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appear arms Athens bear beauty beneath better blood breast dare dark dead dear death deeds doubt earth face fair fall fate fear feel fire foes friends gave gaze give glance Greek hand hate hath head hear heard heart heaven hope hour land late least leave less light lines live lonely look Lord Byron lost meet mind nature ne'er never night o'er once original pass perhaps poem poet present rest rhyme round scarce scene seek seen shore slave smile song soul tale tears tell thee thine thing thou thought till true turn voice Waltz wave wish write written young εις και
Seite 155 - that the paragraph containing the simile of the scorpion was imagined in his sleep. It forms, therefore, a pendant to the "psychological curiosity," beginning with those exquisitely musical lines : — " A damsel with a dulcimer In a vision once I saw; It was an Abyssinian maid,'* &c. The whole of which, Mr. Coleridge says, was composed by him during a
Seite 189 - the rage of the vulture, the love of the turtle, Now melt into sorrow, now madden to crime ? Know ye the land of the cedar and vine, [shine; Where the flowers ever blossom, the beams ever Where the light wings of Zephyr, oppressed with perfume, Wax faint o'er the gardens of Gul
Seite 86 - of this poetical triumvirate. I am only surprised to see him in such good company. *' Such things, we know, are neither rich nor rare, But wonder how the devil he came there." The trio are well defined in the sixth proposition of Euclid : " Because, in the triangles DBC, ACB,
Seite ii - among Leaps the live thunder! Not from one lone cloud* But every mountain now hath found a tongue, And Jura answers, through her misty shroud, Back to the joyous Alps, who call to her aloud!
Seite 15 - To be the nothing that I was Ere born to life and living woe I Count o'er the joys thine hours have seen, Count o'er thy days from anguish free, And know, whatever thou hast been. 'Tis something better not to be. STANZAS. [" AND THOU ART DEAD,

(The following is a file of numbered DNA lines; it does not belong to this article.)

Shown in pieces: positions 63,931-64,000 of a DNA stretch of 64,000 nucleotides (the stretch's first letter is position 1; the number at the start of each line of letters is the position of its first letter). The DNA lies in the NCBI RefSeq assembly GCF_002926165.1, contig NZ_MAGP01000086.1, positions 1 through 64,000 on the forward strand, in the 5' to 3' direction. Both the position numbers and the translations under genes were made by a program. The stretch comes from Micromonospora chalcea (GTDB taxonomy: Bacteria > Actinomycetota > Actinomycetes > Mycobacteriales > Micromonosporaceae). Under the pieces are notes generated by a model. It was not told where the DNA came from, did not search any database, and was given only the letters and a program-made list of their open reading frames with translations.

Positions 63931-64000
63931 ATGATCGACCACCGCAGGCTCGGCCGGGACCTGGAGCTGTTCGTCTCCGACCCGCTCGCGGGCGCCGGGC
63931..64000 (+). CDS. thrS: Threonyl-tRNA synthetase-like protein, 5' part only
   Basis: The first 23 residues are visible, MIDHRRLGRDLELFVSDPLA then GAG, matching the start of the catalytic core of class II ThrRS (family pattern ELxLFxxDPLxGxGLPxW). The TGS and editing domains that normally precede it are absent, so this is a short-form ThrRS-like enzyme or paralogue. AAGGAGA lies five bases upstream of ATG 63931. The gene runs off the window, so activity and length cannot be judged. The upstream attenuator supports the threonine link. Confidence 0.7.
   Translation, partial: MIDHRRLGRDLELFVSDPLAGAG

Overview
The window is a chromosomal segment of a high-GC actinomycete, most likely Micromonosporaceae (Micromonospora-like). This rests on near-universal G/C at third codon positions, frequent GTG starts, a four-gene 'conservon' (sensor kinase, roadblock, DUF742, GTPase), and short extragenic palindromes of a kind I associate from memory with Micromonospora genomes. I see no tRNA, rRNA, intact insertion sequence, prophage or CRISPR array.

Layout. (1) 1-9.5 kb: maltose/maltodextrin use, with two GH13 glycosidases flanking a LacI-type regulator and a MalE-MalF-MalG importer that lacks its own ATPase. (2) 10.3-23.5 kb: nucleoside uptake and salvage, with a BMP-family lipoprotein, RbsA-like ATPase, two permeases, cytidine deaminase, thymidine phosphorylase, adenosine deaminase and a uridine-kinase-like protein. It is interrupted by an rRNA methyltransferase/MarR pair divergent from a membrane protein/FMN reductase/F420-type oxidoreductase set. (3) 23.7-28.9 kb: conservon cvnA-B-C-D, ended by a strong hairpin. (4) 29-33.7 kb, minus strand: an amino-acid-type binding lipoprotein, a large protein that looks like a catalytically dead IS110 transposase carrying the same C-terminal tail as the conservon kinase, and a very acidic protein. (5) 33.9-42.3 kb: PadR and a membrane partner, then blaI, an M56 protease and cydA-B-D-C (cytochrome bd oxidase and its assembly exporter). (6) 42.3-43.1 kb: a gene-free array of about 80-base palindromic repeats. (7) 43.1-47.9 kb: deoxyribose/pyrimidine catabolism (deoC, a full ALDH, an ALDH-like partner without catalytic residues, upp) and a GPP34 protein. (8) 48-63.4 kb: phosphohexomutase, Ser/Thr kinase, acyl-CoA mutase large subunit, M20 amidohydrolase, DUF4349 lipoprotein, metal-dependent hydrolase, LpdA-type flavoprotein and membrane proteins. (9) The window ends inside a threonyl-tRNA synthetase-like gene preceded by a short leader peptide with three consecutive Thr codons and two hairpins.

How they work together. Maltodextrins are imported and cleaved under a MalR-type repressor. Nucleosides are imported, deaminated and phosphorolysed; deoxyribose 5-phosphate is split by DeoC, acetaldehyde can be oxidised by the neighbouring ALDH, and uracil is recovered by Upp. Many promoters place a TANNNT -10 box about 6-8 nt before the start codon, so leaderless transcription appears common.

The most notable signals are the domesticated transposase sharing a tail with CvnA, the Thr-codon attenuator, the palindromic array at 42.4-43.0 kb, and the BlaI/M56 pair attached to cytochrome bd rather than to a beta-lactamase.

Seite 313 - xx. He turn'd not—spoke not—sunk not—fix'd his look, And set the anxious frame that lately shook : He gazed — how long we gaze despite of pain, And know, but dare not own, we gaze in vain ! In life itself she was so still and fair, That death with gentler aspect wither'd there ; And the cold flowers
Seite 182 - had she but an earthly grave, This breaking heart and throbbing head Should seek and share her narrow bed. (') She was a form of life and light, That, seen, became a part of sight; And rose, where'er I turn'd mine eye, The Morning-star of Memory!
Seite 101 - Not, as in northern climes, obscurely bright, But one unclouded blaze of living light; O'er the hush'd deep the yellow beam he throws, Gilds the green wave that trembles as it glows ; On old yEgina's rock and Hydra's isle The god of gladness sheds his parting smile ; O'er his own regions lingering loves to shine, Though there his altars are no more divine.
Seite 81 - Caleb Quotem says) puts me in mind' of a certain couplet, which Mr. Campbell will find in a writer for whom he, and his school, have no small contempt: — ' E'en copious Dryden wanted, or forgot, The last and greatest art —the art to blot